Jessie Harper, Dejah Mulipola, Alyssa Palomino Blast Arizona Record Books

The junior class for the Arizona Wildcats is on a mission to be one of the greatest collection of players not just in program history, but in the nation. Leading the way are a trio — Jessie Harper, Dejah Mulipola, and Alyssa Palomino-Cardoza — who have combined for 50 home runs this season, the most for any three players from one team.

In fact, the Wildcats possess the only roster in the nation that includes more than two players with double-digit home runs — Harper (21), Mulipola (17), and Palomino-Cardoza (13), and Malia Martinez (11). For perspective, the combined total of the four juniors would rank them eighth in the country if they were their own team.

“We definitely feed off each other and have the utmost confidence in each other,” said Harper, who leads the nation in home runs and is ranked fifth nationally in slugging percentage. “We have a motto here at Arizona known as ‘Pass the bat’ and we are confident that each player in the lineup and off the bench will put the ball in play and hit the ball hard. Knowing what each one of us brings to the table has allowed us to be relaxed at the plate. We take pride in knowing how dominant we can be and that has helped us so far this season.”

The Wildcats lead the country in home runs (81), already surpassing their 2018 total of 75 that was sixth most in the country. The 81 home runs exceed the number of total runs that Arizona’s pitchers have allowed all season (74).

The display of power is a prime reason why the No. 8 Wildcats (35-7, 12-0) are off to their best Pac-12 start in program history (2017, 13-0; 1994, 23-0). After a tough early stretch in which they faced eight teams currently ranked in the top 25, the Wildcats have reeled off 17 consecutive victories, most recently three convincing league wins over Pac-12 foe Utah (13-0, 22-1, 13-2) and non-conference opponent Grand Canyon University (6-0, 2-0, 8-1).

During Arizona's 17-game winning streak, which began after the Wildcats suffered two close defeats in a three-game series against then-No. 1 Florida State, the Wildcats have outscored their opponents 152-14.

“The losses (to FSU) were an eye-opener,” said Harper, who is 10th in Arizona history with 58 home runs for her career, two away from becoming the fourth Wildcat in school history to hit her 60th career home run play on the field. “We could have done things differently and came away with wins but we realized that we can compete against anyone on the field. It motivated us to compete and play our game and not worry about the other team. If we focus on what we do best, we know we can be as great as we want to be.”

A large part of that confidence stems from when the Arizona players played either with or against each other in the ultra-competitive club circuit.

Mulipola and Palomino-Cardoza are two of seven current Arizona players who were a part of the nationally renowned OC Batbusters club. The two won three national championships while playing with the organization based in Orange County, California.

“We take pride in being great and it is what we learned early on from our coaches with (the OC Batbusters),” said Palomino-Cardoza, who also helped lead Mission Viejo High School to a CIF championship in 2014 and state runner-up in 2015. “Mark Campbell and Mike Stith instilled in us to approach the game with a winning and tough-nosed mentality. Keeping that mentality here of being great and being dominant has influenced the chemistry of this team.”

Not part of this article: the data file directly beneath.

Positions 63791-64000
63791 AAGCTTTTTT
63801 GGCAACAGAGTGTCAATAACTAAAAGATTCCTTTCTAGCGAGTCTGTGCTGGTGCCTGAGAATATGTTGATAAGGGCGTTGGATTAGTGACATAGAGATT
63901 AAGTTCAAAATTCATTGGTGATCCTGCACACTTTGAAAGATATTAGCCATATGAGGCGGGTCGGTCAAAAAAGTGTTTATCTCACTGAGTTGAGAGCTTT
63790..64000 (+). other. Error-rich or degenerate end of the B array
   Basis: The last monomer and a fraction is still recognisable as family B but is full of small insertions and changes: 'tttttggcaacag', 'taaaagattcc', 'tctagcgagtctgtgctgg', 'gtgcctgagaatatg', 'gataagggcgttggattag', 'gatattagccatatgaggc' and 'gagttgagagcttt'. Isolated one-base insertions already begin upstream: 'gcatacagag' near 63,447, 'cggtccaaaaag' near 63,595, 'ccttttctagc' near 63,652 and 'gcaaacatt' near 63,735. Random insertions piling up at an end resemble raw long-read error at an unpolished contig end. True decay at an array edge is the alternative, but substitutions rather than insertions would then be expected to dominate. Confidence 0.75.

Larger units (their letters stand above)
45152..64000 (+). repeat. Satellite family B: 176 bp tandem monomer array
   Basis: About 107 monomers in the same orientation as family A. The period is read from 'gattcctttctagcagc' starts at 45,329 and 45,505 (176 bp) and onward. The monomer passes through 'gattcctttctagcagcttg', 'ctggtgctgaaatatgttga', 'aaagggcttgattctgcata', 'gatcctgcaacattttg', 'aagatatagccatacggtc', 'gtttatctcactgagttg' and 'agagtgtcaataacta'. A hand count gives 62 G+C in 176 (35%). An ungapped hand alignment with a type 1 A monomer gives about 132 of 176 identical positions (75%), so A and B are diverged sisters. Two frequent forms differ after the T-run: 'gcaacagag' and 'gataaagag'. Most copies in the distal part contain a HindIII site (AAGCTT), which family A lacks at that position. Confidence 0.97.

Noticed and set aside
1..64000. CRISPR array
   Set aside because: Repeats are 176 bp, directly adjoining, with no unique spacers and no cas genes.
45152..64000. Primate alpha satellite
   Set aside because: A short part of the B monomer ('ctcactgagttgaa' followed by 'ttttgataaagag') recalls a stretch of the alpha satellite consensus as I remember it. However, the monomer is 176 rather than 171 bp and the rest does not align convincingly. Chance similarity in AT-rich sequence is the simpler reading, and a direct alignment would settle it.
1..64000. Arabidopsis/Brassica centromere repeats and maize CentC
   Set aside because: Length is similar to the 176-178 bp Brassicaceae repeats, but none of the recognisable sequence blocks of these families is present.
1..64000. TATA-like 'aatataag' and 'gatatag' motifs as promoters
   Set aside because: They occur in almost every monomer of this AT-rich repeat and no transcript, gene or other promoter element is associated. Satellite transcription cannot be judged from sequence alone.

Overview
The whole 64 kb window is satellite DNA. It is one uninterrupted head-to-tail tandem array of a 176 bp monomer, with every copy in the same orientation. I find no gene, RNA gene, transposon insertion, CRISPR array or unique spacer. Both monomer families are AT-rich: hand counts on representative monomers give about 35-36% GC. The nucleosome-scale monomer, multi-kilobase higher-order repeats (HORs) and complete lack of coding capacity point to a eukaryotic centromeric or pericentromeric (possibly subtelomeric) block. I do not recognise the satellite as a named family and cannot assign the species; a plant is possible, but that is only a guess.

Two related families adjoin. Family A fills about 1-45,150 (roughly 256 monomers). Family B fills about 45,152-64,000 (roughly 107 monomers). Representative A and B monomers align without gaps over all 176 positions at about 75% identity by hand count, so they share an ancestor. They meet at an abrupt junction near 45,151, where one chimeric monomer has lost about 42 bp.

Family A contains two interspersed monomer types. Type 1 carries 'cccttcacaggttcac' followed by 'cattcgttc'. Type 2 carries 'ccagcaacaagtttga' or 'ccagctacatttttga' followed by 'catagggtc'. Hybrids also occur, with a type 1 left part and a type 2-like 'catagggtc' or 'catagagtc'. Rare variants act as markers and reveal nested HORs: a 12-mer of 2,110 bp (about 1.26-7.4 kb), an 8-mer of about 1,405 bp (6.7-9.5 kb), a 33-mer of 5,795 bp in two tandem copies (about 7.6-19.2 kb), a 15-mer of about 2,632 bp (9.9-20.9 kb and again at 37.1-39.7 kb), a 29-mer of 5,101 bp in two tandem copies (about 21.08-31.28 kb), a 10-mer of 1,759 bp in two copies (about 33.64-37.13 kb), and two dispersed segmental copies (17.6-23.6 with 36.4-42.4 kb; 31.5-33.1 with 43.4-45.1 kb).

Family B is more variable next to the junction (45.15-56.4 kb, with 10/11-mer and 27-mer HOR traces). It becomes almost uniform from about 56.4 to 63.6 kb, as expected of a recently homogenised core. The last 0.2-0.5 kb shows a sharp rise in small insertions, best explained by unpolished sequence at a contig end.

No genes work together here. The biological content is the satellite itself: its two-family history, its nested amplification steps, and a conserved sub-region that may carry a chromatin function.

The mentality has certainly contributed to a dominating offense. Arizona's offense is top 10 in the NCAA in home runs per game (1st - 1.97), slugging percentage (3rd - .638), batting average (6th - .344), scoring (6th - 7.46) and on-base percentage (.427).

The power at the plate has been so impressive that the home fans -- who are nationally known to be one of the most faithful — have begun showing up earlier than usual to watch batting practice.

Case in point, a recent home run by the left-handed swinging Palomino-Cardoza that landed on top of the Gittings Building which is situated beyond the right-field wall of Rita Hillenbrand Memorial Stadium was a follow-up performance from a similar blast in pre-game warm-ups.

“She hit it a ball like that ironically during batting practice over the scoreboard and I asked if she thought she would be able to do it in a game and then she did," Mulipola said. “The building has to be at least 60 feet tall. It was awesome. That was definitely the most impressive any of us have had this season.”

Harper played for the So Cal Choppers Gold, a club that often battled against the Batbusters in major tournaments. The Arizona shortstop believes the success of the Wildcats is due in large part to an Arizona roster that has 16 players who competed for a California club team.

“Just the fact that we know how great the teams are in California and how competitive it can be has allowed us to step in almost immediately and contribute right away,” said Harper, who has been named first-team all-conference and all-region player for two consecutive seasons.

Or to put it more bluntly, as Mulipola described, the Wildcats as “An incredibly confident bunch of players.”

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